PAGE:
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I need to be able to download a file from a webpage using Java. The problem is that i can't seem to find the exact URL for the file. Example: www.something.com/file.xls.

The file i need can be find on this url: http://www.nasdaqomxnordic.com/aktier/Historiska_kurser/?Instrument=SSE837#divId You can see the Excel-logo if you scroll down a bit.

Would be glad if anyone have a library that might be able to help me with this and also of course any other type of guidance in my problem :)

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The problem is that they're not using a simple <a> tag to download the file. The Excel logo is in a simple <div> tag, which means they probably use Javascript to detect when you click on it and download it. –  Paul Tomblin Aug 31 '12 at 22:58

1 Answer 1

up vote 0 down vote accepted

There is no general solution to your problem -- JavaScript can be used to obfuscate what is and is not a link and where the link goes. If you're interested in scraping a specific page, though, you may be able to reverse-engineer it.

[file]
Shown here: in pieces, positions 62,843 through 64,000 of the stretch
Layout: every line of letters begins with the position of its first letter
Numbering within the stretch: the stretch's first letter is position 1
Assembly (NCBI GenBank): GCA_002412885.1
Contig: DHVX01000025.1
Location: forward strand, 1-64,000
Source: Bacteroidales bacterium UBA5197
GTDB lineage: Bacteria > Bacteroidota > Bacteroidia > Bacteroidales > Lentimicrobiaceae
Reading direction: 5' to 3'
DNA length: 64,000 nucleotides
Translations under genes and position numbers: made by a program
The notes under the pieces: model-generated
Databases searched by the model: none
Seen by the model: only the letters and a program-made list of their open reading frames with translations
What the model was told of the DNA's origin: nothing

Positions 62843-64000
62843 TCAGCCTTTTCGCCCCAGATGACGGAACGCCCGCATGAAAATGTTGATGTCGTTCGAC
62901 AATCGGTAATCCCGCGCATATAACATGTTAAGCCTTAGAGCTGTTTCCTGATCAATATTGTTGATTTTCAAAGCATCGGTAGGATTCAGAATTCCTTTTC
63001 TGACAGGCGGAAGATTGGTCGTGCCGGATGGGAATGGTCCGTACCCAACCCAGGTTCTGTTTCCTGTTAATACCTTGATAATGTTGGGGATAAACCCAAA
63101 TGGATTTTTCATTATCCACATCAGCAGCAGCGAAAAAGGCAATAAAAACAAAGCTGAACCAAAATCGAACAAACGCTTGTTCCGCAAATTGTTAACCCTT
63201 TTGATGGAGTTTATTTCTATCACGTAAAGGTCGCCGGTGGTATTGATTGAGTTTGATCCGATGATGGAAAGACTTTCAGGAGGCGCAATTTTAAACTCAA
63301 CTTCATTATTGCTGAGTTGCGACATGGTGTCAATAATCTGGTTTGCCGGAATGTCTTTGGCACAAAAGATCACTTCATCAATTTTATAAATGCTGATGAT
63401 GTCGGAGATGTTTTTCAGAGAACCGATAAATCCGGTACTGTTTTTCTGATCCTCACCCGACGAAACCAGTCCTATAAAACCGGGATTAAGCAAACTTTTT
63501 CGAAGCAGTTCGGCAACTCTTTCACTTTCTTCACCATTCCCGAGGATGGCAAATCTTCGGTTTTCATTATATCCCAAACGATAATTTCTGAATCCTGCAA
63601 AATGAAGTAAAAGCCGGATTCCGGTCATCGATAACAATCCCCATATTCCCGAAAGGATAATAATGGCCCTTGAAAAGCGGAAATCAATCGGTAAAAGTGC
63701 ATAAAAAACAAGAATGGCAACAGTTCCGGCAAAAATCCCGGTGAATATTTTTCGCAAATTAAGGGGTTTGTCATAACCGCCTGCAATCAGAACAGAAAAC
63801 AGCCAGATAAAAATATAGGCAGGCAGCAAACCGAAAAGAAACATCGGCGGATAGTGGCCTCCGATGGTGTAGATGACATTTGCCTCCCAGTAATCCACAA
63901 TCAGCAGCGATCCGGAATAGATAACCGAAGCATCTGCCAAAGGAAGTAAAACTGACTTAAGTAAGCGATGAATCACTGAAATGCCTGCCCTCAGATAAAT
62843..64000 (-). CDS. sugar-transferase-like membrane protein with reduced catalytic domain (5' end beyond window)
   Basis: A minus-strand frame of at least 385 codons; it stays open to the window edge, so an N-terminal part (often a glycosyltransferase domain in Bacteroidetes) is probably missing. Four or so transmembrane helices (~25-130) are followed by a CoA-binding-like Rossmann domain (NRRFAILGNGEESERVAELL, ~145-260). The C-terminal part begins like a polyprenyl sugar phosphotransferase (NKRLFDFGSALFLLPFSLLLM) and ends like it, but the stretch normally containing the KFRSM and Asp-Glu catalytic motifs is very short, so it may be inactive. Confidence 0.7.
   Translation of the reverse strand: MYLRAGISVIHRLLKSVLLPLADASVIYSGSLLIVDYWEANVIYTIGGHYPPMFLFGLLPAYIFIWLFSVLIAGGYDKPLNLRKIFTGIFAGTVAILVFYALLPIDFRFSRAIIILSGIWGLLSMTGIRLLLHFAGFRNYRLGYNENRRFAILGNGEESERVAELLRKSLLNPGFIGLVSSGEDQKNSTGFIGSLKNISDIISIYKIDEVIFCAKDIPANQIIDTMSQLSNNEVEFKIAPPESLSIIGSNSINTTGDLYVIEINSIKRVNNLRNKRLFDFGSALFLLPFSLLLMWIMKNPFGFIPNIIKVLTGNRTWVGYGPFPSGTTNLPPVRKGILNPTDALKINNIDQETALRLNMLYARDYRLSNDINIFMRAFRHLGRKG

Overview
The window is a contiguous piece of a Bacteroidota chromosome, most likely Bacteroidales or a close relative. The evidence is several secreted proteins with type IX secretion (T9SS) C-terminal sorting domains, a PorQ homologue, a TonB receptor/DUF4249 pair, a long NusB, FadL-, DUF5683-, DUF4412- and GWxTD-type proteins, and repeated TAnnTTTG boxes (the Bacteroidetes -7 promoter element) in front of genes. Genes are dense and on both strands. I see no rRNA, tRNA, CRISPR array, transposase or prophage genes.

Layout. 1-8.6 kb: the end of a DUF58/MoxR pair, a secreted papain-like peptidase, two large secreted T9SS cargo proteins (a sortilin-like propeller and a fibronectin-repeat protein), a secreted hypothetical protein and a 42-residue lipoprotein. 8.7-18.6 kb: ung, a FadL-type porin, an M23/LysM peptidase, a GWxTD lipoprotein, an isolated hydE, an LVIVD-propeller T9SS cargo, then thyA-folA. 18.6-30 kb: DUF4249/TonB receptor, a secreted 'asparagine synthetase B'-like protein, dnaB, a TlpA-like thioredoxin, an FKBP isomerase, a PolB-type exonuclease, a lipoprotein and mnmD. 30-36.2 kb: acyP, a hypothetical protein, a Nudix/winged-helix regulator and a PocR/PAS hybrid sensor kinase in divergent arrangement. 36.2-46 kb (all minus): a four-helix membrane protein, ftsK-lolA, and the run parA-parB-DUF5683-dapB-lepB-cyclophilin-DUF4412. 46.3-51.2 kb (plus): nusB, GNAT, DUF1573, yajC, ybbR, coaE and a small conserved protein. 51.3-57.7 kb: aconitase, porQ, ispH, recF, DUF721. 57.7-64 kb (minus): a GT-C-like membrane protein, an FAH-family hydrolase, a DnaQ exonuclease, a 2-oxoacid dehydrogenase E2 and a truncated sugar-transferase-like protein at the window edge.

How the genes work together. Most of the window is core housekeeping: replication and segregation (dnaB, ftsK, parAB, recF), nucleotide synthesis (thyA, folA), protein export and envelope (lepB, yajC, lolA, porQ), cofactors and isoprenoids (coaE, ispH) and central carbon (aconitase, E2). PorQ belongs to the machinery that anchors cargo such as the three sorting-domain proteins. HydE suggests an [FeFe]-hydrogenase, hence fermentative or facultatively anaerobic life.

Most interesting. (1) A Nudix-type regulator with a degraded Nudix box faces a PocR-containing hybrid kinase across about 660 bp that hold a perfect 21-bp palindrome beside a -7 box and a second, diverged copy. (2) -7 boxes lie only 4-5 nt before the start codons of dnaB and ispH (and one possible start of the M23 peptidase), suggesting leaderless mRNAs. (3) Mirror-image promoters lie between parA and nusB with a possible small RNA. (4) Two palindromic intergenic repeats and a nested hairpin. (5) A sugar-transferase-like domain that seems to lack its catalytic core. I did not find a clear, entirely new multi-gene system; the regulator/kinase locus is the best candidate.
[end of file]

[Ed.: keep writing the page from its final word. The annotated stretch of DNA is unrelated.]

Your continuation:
On the page you linked, for example, the Excel logo has ID exportExcel. Searching for #exportExcel eventually leads to this code fragment:

if(to.match(/^\d{4}[-]\d{2}[-]\d{2}$/) && from.match(/^\d{4}[-]\d{2}[-]\d{2}$/)) {
    var query = webCore.createQuery( webCore.marketAction.getDataSeries, {}, {
            FromDate: from,
            ToDate: to,
            Instrument: webCore.getInstrument(),
            hi__a : "0,1,2,4,21,8,10,11,12,9",
            OmitNoTrade: "true",
            ext_xslt_lang: currentLanguage,
            ext_xslt_options: "," + $("#adjustedId:checked").val() + ",", //$("#unadjustedId:checked").val() + ",",
            ext_xslt: "hi_table_shares_adjusted.xsl",
            ext_contenttype : "application/ms-excel",
            ext_contenttypefilename : "_" + webCore.getInstrument() + ".xls",
            ext_xslt_hiddenattrs: ",ip,iv,",
            ext_xslt_tableId: "historicalTable"
    $("#excelQuery").val( query );
    $("#excelForm").attr( "action", webCore.proxyURL ).submit();

That's building a URL with some sort of hidden form submission. By experimenting and tracing through source code, you should be able to replicate what it's doing in your Java code to generate the URL you want. You'll need some familiarity with JavaScript and JQuery.

Another method is to click the download link while watching your network traffic (via Wireshark for example) and observe the constructed URL that your browser is requesting. You'll need some knowledge of HTTP.

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Thanks Nathaniel. I thought it would require a solution similar to what you said. Just couldn't find the JS-code that was relevant. Will try to trace it first to the constructed URL. –  ZedIsDead Sep 1 '12 at 10:45

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